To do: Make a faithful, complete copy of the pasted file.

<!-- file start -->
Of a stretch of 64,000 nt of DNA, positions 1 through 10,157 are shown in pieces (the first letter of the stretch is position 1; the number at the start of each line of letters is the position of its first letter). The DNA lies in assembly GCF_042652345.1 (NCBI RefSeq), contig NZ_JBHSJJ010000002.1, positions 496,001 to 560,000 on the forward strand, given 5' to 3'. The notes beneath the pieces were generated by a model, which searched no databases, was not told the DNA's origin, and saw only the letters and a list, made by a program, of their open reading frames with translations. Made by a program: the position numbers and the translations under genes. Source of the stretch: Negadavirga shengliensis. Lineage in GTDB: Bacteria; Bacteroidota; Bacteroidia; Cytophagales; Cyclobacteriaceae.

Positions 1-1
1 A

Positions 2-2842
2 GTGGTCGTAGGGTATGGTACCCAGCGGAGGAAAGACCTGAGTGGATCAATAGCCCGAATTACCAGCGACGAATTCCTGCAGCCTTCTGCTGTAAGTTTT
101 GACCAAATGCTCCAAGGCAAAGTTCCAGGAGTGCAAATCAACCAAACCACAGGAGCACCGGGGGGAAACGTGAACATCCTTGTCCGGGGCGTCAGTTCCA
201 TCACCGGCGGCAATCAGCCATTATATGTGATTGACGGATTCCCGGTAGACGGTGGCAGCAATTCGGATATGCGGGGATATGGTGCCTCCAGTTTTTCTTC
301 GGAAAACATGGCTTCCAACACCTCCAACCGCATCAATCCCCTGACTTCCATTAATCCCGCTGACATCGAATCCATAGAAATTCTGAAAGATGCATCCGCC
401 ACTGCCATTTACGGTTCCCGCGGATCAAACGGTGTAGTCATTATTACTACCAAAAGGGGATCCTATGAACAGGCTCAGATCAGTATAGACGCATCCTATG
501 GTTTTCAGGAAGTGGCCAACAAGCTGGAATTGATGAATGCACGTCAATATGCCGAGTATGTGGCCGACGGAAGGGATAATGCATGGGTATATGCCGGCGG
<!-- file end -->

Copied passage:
Of a stretch of 64,000 nt of DNA, positions 1 through 10,157 are shown in pieces (the first letter of the stretch is position 1; the number at the start of each line of letters is the position of its first letter). The DNA lies in assembly GCF_042652345.1 (NCBI RefSeq), contig NZ_JBHSJJ010000002.1, positions 496,001 to 560,000 on the forward strand, given 5' to 3'. The notes beneath the pieces were generated by a model, which searched no databases, was not told the DNA's origin, and saw only the letters and a list, made by a program, of their open reading frames with translations. Made by a program: the position numbers and the translations under genes. Source of the stretch: Negadavirga shengliensis. Lineage in GTDB: Bacteria; Bacteroidota; Bacteroidia; Cytophagales; Cyclobacteriaceae.

Positions 1-1
1 A

Positions 2-2842
2 GTGGTCGTAGGGTATGGTACCCAGCGGAGGAAAGACCTGAGTGGATCAATAGCCCGAATTACCAGCGACGAATTCCTGCAGCCTTCTGCTGTAAGTTTT
101 GACCAAATGCTCCAAGGCAAAGTTCCAGGAGTGCAAATCAACCAAACCACAGGAGCACCGGGGGGAAACGTGAACATCCTTGTCCGGGGCGTCAGTTCCA
201 TCACCGGCGGCAATCAGCCATTATATGTGATTGACGGATTCCCGGTAGACGGTGGCAGCAATTCGGATATGCGGGGATATGGTGCCTCCAGTTTTTCTTC
301 GGAAAACATGGCTTCCAACACCTCCAACCGCATCAATCCCCTGACTTCCATTAATCCCGCTGACATCGAATCCATAGAAATTCTGAAAGATGCATCCGCC
401 ACTGCCATTTACGGTTCCCGCGGATCAAACGGTGTAGTCATTATTACTACCAAAAGGGGATCCTATGAACAGGCTCAGATCAGTATAGACGCATCCTATG
501 GTTTTCAGGAAGTGGCCAACAAGCTGGAATTGATGAATGCACGTCAATATGCCGAGTATGTGGCCGACGGAAGGGATAATGCATGGGTATATGCCGGCGG